“I strongly encourage designers requiring assistance to apply,” said Stuart Ayres, Western Sydney’s minister for jobs, investment and tourism, calling the grants a “fantastic initiative to help eligible businesses get back on their feet.” The funding will allow them to “showcase their incredible work on a global stage”—an opportunity that was denied to them during 2020 due to the widespread cancellation of fashion and trade shows.
Prior to the government’s intervention, Afterpay, an Australian company itself, said it would cover the cost of designer participation fees as part of its sponsorship of Australian Fashion Week this year. “Since its inception, Afterpay has had an unwavering commitment to helping Australian brands and designers prosper both in Australia and on the international stage,” it wrote on its website. “Our support of Australian Fashion Week, particularly at this time, is just one way we are working to ensure the strength and success of the industry we grew up in.”
The buy now, pay later solution has become a global payments player outside of Australia in recent years. Along with other pay-by-installments providers, Afterpay has seen a marked and rapid uptick in usage across the Australian market, according to the Australian Securities and Investments Commission’s November data. Its most recent report, which compared data from the 2017-2018 fiscal year with the same period from 2018 through 2019, showed that the total credit extension provided to shoppers by platforms like Afterpay nearly doubled in the country over the course of 12 months, from 16.8 million transactions to 32 million. While the group has yet to release its 2020 numbers, the rise of a global pandemic and the constrained consumer spending that followed have underscored consumer appetites for deferred online payments—and driven exponential growth internationally.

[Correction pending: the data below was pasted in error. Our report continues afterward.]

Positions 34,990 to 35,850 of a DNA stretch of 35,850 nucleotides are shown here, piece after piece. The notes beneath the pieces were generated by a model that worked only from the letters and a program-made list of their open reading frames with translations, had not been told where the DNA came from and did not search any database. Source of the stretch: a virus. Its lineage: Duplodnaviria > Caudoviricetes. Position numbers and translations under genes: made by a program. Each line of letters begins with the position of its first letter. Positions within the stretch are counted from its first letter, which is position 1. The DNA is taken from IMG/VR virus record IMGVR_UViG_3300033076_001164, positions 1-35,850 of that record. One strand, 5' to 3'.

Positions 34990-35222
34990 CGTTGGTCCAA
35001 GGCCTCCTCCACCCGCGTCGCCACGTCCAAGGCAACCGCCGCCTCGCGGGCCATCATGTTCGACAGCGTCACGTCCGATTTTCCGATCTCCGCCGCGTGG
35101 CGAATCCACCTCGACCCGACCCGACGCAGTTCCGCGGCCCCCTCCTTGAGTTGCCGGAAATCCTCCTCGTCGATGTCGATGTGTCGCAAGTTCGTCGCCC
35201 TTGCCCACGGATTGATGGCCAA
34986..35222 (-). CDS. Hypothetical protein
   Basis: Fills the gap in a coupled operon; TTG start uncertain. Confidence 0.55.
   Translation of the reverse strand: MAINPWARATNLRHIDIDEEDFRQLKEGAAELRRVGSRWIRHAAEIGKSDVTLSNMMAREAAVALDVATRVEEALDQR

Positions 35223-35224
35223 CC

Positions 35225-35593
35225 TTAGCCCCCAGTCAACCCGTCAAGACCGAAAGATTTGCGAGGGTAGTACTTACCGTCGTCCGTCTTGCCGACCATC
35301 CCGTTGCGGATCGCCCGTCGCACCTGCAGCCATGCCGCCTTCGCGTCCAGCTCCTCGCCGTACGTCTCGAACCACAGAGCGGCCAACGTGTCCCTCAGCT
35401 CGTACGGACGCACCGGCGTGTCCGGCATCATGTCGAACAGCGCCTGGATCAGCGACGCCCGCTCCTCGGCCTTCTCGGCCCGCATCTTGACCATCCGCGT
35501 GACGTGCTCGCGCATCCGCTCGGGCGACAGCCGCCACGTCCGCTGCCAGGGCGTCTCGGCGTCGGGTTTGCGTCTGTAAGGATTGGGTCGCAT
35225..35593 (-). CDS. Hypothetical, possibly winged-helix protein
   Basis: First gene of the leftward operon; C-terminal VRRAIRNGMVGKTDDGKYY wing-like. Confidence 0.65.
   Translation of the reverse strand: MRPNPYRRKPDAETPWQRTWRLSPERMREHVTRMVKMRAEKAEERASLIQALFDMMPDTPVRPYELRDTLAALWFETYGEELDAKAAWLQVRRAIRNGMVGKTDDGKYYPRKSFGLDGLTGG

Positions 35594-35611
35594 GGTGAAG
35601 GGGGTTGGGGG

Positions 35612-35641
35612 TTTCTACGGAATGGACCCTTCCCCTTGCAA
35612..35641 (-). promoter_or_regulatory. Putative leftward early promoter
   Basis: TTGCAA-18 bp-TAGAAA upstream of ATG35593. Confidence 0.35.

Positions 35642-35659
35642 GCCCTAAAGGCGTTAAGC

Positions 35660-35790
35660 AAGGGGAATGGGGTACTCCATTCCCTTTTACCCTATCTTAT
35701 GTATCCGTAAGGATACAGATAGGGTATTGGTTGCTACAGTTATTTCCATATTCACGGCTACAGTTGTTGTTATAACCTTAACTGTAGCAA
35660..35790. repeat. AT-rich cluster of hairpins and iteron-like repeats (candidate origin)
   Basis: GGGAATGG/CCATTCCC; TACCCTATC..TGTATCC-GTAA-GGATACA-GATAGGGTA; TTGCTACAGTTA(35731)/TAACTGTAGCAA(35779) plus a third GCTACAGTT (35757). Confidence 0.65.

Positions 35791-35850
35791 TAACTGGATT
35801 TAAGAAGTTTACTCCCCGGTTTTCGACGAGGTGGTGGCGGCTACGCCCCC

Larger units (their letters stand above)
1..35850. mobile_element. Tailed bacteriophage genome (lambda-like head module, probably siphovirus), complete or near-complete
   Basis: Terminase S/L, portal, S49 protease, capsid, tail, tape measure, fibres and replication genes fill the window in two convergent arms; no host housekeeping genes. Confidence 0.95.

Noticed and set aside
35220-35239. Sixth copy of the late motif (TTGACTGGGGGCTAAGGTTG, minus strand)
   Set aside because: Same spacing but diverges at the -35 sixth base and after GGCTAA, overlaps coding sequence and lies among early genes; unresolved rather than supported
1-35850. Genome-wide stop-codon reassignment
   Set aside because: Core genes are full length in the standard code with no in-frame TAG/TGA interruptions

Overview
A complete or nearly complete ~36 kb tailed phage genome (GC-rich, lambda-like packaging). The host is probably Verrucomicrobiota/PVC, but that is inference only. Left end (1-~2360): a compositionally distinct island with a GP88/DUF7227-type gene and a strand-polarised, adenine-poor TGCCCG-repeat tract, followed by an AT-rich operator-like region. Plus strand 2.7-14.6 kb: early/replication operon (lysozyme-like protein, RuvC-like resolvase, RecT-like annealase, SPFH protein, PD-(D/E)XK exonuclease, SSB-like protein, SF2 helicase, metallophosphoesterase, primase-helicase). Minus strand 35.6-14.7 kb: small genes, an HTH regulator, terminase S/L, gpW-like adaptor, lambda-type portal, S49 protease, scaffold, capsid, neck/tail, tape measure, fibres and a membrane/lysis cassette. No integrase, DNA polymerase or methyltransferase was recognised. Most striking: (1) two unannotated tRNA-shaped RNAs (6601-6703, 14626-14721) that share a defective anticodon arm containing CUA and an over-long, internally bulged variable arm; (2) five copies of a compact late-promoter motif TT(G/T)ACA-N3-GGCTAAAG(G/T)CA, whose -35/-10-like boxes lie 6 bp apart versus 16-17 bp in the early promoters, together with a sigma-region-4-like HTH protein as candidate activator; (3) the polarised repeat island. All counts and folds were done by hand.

The success of Afterpay isn’t Australia’s only victory in the e-commerce solutions space. The country is squaring up with the world’s tech leaders, as evidenced by the sale of Selz, a competitor to Canada’s globally popular commerce platform Shopify, to Amazon earlier this week. The platform, which develops tools to help businesses launch their own online stores and adds payment options to existing websites, comes as Amazon’s global third-party marketplace and millions of active sellers continue to demonstrate explosive growth. Independent sellers—prime targets for Selz’ expertise—now drive more than half of the web titan’s sales.
Poshmark Down Under
The upswing of Australia’s economy, along with the demonstrably favorable conditions for e-commerce, appears to have made an impression on American fashion resale marketplace Poshmark. On Tuesday, the company announced its expansion into the country just one month after its January IPO. The move is a part of a strategy to “drive long-term growth through international expansion, starting with English-speaking countries,” Poshmark said in a statement.
The peer-to-peer platform said its “scalable model and infrastructure” should enable continued expansion, allowing it to serve “a multitude of countries and categories over time.” Last week, it announced a new pets category, featuring toys, gear and apparel for furry friends, and added beauty last year.
Australia is the first country outside of North America to receive Poshmark’s seal of approval. The California company previously operated only in the U.S., and opened to the Canadian market in 2019. Following that expansion, Poshmark’s active users grew to 1.4 million strong within a year. Founder and CEO Manish Chandra characterized the company’s latest launch as a starting point for “building a thriving and successful community in Australia.”
“Poshmark’s community has only become stronger and more dynamic as it has grown,” he added, “and we are thrilled to welcome Aussies to join us as we shape the future of shopping, together.”